LOS ANGELES – Getting information on volcanic plumes can be perilous work.
The unbearable heat. The noxious gas. The jagged terrain.
So NASA found a new way to carry out the mission without putting its researchers in danger: drones.
Last month, a team of NASA researchers sent three repurposed military drones with special instruments into a sulfur dioxide plume emitted by Costa Rica’s 10,500-foot Turrialba volcano.
The team, led by principal investigator David Pieri of NASA’s Jet Propulsion Laboratory in La Canada-Flintridge, Calif., launched 10 flights involving the small, unmanned spy planes.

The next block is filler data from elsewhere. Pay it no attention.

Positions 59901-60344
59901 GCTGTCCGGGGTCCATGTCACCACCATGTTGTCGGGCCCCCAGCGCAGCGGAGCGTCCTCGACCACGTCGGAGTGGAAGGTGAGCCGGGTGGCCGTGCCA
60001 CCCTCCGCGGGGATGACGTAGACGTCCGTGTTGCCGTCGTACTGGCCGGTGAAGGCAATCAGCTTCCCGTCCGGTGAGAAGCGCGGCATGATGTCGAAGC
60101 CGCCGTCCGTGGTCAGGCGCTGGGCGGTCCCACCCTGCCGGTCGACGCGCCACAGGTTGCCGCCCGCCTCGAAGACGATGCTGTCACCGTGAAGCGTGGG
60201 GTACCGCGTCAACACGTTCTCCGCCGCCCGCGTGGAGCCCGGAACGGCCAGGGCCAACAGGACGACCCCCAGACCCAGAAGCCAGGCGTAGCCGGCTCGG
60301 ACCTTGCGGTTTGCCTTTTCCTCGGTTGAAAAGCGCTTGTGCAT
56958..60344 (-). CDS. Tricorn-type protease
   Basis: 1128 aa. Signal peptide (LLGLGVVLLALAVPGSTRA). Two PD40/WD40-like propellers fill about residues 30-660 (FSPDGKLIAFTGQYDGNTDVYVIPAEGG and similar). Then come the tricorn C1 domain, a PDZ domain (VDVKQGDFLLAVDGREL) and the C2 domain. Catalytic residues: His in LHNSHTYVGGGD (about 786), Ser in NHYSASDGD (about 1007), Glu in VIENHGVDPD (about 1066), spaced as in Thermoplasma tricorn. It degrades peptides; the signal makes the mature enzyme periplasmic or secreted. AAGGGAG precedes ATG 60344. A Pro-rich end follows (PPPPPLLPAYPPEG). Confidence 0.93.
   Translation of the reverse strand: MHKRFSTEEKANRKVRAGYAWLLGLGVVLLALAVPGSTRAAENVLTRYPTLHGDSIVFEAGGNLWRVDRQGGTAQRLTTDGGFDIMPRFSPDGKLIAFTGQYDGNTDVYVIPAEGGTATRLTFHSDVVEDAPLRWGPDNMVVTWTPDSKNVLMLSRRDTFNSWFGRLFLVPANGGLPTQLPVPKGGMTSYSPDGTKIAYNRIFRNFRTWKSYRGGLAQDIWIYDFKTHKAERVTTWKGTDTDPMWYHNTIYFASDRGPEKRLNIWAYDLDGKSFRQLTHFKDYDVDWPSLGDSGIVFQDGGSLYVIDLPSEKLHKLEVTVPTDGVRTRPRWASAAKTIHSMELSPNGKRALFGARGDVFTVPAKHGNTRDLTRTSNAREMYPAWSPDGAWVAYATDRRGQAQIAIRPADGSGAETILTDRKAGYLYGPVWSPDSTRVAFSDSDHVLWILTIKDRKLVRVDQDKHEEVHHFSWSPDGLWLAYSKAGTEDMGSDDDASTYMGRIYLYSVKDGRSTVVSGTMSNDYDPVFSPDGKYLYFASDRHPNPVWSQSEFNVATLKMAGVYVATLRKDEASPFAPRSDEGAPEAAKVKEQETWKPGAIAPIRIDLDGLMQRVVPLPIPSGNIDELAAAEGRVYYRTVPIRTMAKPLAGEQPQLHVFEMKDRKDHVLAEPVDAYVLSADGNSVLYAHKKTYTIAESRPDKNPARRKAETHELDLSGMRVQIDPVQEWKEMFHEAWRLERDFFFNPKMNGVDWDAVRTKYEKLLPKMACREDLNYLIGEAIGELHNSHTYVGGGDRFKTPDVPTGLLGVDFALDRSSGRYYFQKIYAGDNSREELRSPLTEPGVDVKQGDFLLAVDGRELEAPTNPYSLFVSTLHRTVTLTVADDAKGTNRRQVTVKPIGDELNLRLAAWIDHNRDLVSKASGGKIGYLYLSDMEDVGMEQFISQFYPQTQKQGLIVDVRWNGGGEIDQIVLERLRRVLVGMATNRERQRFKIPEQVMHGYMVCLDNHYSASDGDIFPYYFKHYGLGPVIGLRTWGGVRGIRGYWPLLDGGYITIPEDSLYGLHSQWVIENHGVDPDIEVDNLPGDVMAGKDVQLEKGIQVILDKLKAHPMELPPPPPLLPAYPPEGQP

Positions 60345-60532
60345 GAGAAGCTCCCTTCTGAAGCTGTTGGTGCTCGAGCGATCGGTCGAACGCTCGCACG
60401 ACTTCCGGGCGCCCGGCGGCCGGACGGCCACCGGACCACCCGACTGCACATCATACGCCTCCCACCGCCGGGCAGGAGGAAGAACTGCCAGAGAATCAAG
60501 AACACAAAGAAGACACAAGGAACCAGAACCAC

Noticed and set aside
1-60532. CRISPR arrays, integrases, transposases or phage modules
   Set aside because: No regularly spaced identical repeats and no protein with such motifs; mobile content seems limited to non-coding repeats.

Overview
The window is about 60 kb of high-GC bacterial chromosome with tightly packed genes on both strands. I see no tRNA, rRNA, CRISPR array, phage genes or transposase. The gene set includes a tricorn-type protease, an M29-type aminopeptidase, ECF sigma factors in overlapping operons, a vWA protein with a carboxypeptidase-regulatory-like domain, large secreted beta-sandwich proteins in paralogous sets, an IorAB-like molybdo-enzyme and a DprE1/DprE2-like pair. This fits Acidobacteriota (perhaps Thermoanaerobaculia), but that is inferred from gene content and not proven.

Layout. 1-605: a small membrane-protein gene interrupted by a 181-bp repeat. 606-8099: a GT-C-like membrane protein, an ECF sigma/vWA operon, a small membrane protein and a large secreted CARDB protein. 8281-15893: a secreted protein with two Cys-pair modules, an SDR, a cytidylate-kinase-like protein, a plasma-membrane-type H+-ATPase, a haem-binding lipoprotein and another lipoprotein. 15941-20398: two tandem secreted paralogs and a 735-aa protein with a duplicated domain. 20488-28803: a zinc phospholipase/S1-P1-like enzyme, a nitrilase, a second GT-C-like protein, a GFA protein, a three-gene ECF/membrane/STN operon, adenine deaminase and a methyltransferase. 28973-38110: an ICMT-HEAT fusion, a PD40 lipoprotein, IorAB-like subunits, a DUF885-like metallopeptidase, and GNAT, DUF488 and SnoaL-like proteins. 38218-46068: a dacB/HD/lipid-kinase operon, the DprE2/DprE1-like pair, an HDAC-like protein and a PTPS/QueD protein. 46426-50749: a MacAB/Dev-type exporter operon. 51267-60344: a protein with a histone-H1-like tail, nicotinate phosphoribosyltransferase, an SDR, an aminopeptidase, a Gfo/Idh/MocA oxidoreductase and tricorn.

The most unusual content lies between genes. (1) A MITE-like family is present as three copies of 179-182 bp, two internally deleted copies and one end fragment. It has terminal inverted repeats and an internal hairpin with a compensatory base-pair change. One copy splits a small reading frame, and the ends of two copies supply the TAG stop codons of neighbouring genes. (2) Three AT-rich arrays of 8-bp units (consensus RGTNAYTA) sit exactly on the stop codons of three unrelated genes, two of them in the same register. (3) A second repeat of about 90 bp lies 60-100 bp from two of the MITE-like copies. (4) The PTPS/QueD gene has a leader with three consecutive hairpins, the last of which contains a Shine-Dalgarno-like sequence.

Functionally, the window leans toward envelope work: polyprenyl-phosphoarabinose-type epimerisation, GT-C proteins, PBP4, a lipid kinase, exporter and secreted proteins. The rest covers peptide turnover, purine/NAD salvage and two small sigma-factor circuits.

The 6-pound, twin-electric-engine planes, called Dragon Eyes, recorded video outside and inside the plume.
The drones also collected data from several remote-sensing instruments, sulfur dioxide and particle sensors, and automatic atmospheric sampling bottles keyed to measure sulfur dioxide concentration.